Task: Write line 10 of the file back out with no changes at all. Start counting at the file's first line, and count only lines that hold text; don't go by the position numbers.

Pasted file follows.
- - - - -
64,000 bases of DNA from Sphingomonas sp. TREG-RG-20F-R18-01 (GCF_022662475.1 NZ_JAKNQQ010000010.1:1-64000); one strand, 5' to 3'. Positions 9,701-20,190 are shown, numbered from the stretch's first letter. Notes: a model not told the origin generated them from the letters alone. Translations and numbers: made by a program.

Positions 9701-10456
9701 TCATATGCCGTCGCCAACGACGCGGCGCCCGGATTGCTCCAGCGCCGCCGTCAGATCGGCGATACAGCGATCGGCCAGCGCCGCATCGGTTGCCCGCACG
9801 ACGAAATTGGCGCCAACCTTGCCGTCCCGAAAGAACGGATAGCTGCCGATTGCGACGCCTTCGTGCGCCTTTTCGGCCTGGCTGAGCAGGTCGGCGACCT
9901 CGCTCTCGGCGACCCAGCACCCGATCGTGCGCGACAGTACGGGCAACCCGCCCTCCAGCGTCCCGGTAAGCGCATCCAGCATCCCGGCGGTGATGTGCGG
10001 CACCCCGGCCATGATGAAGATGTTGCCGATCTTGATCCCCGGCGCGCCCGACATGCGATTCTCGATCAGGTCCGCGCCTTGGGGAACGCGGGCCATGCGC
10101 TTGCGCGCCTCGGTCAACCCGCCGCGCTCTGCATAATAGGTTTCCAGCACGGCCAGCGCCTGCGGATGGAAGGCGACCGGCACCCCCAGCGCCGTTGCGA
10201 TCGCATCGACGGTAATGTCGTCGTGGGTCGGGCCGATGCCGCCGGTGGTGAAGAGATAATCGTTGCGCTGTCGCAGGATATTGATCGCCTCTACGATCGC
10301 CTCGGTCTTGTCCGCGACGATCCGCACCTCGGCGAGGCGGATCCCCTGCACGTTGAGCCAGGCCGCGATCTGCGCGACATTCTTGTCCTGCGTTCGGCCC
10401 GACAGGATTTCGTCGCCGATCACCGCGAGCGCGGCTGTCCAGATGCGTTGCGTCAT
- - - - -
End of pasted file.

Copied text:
10401 GACAGGATTTCGTCGCCGATCACCGCGAGCGCGGCTGTCCAGATGCGTTGCGTCAT